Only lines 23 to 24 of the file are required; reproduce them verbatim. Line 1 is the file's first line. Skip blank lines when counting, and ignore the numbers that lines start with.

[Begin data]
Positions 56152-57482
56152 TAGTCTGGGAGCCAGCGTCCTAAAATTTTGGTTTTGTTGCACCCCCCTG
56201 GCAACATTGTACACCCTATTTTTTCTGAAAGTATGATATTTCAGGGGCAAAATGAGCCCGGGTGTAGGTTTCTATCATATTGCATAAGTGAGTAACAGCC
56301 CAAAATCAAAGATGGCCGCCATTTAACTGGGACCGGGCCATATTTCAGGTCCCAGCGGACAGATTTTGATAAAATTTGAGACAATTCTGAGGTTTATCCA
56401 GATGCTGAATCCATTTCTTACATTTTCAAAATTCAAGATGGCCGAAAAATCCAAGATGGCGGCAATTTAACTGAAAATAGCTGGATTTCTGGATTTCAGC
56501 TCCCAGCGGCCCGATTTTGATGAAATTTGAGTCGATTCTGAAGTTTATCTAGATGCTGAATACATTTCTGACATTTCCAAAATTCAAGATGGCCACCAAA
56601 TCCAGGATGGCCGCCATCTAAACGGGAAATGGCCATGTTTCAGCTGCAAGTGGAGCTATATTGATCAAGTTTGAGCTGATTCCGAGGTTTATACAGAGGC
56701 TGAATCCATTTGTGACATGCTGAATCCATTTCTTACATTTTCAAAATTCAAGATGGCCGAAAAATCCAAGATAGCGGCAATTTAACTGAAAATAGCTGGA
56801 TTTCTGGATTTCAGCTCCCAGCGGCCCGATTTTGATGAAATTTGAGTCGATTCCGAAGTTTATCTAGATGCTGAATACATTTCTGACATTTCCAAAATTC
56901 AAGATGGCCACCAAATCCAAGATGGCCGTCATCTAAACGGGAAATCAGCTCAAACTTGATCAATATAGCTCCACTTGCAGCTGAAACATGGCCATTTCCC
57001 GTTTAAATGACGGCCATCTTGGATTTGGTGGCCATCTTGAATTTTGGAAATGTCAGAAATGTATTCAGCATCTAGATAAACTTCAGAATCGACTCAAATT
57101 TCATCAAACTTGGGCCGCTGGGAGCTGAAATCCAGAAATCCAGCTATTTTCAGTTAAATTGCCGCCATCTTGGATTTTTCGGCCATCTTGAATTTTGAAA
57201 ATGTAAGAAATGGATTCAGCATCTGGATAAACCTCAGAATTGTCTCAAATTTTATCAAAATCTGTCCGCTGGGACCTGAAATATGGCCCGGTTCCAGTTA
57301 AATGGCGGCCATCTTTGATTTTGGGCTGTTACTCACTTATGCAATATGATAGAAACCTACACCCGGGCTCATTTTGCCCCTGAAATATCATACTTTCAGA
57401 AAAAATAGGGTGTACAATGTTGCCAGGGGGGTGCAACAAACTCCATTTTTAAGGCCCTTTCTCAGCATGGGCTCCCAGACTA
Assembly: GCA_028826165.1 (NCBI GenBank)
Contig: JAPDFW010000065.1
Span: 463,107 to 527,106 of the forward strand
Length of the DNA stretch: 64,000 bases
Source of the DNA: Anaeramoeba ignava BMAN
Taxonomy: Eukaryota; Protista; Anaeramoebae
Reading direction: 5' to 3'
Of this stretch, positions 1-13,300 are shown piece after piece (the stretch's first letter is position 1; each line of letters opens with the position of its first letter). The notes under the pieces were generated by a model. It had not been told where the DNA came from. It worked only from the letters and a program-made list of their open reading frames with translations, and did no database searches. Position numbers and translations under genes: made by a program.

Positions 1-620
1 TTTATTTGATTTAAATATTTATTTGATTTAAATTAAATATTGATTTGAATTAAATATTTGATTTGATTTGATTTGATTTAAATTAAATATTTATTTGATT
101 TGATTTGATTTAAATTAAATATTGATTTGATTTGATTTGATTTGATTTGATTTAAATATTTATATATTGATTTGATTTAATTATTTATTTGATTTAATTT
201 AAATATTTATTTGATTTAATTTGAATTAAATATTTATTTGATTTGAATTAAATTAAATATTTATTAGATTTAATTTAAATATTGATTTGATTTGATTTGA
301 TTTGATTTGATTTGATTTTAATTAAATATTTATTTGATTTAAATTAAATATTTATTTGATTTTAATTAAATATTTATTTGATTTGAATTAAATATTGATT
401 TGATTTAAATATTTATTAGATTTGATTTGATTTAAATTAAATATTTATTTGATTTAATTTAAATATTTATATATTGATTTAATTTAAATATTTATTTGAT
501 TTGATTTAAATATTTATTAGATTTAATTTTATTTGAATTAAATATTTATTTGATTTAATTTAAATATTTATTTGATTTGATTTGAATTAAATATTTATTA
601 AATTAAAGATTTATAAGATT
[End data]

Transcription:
Of this stretch, positions 1-13,300 are shown piece after piece (the stretch's first letter is position 1; each line of letters opens with the position of its first letter). The notes under the pieces were generated by a model. It had not been told where the DNA came from. It worked only from the letters and a program-made list of their open reading frames with translations, and did no database searches. Position numbers and translations under genes: made by a program.

Positions 1-620